In the accelerating information frenzy of the modern world, the specter of hacking has become more threatening as technology progresses. For example, information is more accessible and vulnerable especially when it is valuable. Public and private institutions rely heavily on electronic communications and storage, which raises the stakes of a transgression. Currently, there are legal barricades and consequences for accessing or exploiting another individual’s digital information without permission, but most are defensive, and some are largely ineffective. The need for hacking countermeasures has been introduced and debated, but not satisfied. International cooperation has largely helped, but is ultimately undergirded by political motive rather than principle. To a degree, the law remains irresolute as to how to best combat online hacking and similar misconduct.
The federal government has exacted large punishments for hacking computer systems without authorization. It defines “hacking” as accessing a computer without authorization or exceeding one’s authorization access, obtaining information that the United States government determines to be classified for reasons relating to national defense or foreign relations, or willfully communicating or attempting to communicate the information to any foreign nation, or willfully retaining the information and failing to deliver it to the officer or employee of the United States entitled to receive it. It can be punished as a misdemeanor or a felony depending on the circumstances, resulting in a up to one year in prison and a $100,000 fine or up to ten years and $250,000, respectively.
So, hacking private companies or individuals can yield similar consequences. Private companies are no strangers to cyberattacks. In recent years, though, the scope of offense has broadened from companies contracted with the government or armed forces, to victims as diverse as movie studios and financial institutions. As it stands, businesses have limited avenues to justice. They may monitor, take defensive action, and fix whatever damage they incur on their own. A Congressional bill recently drafted aims to allow businesses to “hack back” legally. This can mean anything from simply tracing an attack, to identifying the attacker, to actually damaging the attacker’s devices. However, the bill in its current form is discouragingly vague, and a company’s misstep could risk violating the same laws that were meant to protect it. So, companies may be unwilling to take that risk. Another criticism of the bill is that it does little to protect innocent third parties from retaliation where their systems might simply have been hijacked in a hacker’s scheme. This concern is exacerbated by vagueness in the bill’s language allowing retaliation against “persistent unauthorized intrusion.”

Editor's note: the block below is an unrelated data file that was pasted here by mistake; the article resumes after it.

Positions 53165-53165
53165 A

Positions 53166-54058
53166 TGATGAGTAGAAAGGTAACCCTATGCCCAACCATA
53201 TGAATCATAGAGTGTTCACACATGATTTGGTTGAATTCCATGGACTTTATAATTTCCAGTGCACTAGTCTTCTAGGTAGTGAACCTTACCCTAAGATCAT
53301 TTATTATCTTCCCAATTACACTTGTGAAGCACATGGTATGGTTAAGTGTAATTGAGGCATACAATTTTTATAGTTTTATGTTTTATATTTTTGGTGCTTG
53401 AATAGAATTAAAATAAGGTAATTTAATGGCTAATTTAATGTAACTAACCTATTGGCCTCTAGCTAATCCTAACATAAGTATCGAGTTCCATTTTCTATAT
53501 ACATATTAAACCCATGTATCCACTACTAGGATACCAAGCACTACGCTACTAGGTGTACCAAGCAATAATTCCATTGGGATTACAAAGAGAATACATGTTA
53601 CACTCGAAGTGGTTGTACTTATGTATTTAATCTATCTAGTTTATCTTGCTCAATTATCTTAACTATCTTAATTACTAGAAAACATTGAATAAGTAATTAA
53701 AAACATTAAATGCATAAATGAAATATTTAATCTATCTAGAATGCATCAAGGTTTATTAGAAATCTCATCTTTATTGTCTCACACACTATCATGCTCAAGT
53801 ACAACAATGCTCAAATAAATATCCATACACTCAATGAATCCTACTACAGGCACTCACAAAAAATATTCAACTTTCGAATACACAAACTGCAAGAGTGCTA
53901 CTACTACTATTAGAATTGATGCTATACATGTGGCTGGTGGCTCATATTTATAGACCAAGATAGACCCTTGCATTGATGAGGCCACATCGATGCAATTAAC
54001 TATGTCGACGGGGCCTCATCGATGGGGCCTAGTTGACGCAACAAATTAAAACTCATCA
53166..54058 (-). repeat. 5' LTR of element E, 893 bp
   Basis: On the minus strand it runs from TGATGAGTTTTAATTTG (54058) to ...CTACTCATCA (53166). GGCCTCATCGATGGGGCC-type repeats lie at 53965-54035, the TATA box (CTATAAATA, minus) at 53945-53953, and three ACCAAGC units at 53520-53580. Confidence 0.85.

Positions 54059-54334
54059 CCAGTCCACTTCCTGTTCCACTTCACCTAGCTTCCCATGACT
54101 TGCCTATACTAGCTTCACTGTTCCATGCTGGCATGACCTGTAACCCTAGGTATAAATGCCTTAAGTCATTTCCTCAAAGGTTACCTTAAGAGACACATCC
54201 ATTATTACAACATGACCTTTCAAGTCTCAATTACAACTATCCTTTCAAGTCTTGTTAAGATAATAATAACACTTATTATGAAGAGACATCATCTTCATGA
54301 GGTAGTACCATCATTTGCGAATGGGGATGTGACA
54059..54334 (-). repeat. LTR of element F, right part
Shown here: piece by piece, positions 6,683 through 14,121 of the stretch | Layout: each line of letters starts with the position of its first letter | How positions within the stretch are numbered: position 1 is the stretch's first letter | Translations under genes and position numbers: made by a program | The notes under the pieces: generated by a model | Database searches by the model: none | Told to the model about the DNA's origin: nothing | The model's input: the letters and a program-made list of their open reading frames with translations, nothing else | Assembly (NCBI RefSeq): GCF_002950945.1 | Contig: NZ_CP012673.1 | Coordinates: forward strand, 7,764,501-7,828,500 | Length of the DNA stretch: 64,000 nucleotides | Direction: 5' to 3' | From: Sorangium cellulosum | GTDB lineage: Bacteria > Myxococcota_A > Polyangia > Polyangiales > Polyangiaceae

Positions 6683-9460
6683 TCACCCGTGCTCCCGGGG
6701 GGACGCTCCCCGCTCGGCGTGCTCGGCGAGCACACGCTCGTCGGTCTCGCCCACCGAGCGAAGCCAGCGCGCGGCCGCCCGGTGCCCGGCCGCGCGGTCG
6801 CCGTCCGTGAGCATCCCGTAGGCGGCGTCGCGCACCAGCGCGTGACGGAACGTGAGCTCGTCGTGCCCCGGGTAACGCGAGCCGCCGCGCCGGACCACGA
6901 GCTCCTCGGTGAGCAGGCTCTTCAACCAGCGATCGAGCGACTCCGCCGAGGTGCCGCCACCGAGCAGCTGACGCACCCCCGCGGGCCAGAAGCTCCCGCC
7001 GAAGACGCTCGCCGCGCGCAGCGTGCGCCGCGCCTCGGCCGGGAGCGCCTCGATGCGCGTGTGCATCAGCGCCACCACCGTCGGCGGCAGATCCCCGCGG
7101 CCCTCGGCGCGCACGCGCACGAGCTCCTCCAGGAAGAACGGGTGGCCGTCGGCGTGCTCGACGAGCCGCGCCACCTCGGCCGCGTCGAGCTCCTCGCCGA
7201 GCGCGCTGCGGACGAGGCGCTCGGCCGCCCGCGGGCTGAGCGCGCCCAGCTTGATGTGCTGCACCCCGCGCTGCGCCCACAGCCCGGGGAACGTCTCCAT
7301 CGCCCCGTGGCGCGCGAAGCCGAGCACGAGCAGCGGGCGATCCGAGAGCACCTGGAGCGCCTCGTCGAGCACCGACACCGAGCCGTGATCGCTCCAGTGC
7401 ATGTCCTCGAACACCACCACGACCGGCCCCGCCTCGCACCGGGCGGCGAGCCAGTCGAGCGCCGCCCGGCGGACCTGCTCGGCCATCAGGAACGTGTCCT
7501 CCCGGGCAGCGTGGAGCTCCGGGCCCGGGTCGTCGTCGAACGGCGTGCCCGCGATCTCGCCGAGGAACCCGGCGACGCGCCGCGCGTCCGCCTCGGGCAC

A substantial portion of cyberattacks are carried out by state actors or state proxies. Perhaps the most notable recent large-scale attacks, other than the allegations of Russian meddling in the 2016 presidential election, was the “WannaCry” attack in May of 2017. Known as a “ransomware” attack, it involved the hijacking of some very important institutions across the globe – e.g., Britain’s National Health Service, FedEx. Thanks to a power outage in sub-Saharan Africa insulating some computers there from it, the British organization was able to reload its lost information. British and American cyber-security researchers suspected North Korea, who had earlier targeted Sony in response to a comedy mocking its dictator, and is known to use cyberattacks to help fund its nuclear program. Only weeks after “WannaCry,” another large ransomware attack named “NotPetya” sought to extort members of networks in Ukraine, and also to permanently damage them. So, naturally Russia was suspected. China has done its fair share of meddling as well. In 2014, the Department of Justice indicted five Chinese officers in the Third Department of the Chinese People’s Liberation Army, a branch responsible for using computer networks to steal intellectual property for the benefit of Chinese enterprises. Russia is also known to outsource its dirty work to third parties, and the victims are by no means always from the western world. Saudi Aramco, an official Saudi Arabian oil company, endured an attack that shut down its systems and ultimately required it purchase 50,000 new hard disks to replace its destroyed parts.
A geopolitical solution to the cyberattack problem might prove most useful, though also most difficult to attain. The United States and China in an exemplary effort agreed that “neither country’s government will conduct or knowingly support cyber-enabled theft of intellectual property.” This is essentially based solely on trust. However, though the “Liberation Army” officers will unlikely see the inside of an American courtroom, the recent indictment was a ground-breaking step to spur retraction in Chinese espionage.
In the legally murky world surrounding privacy and hacking, our law firm can help you navigate the unknown and complicated paths. Please do not hesitate to contact us for a legal consultation.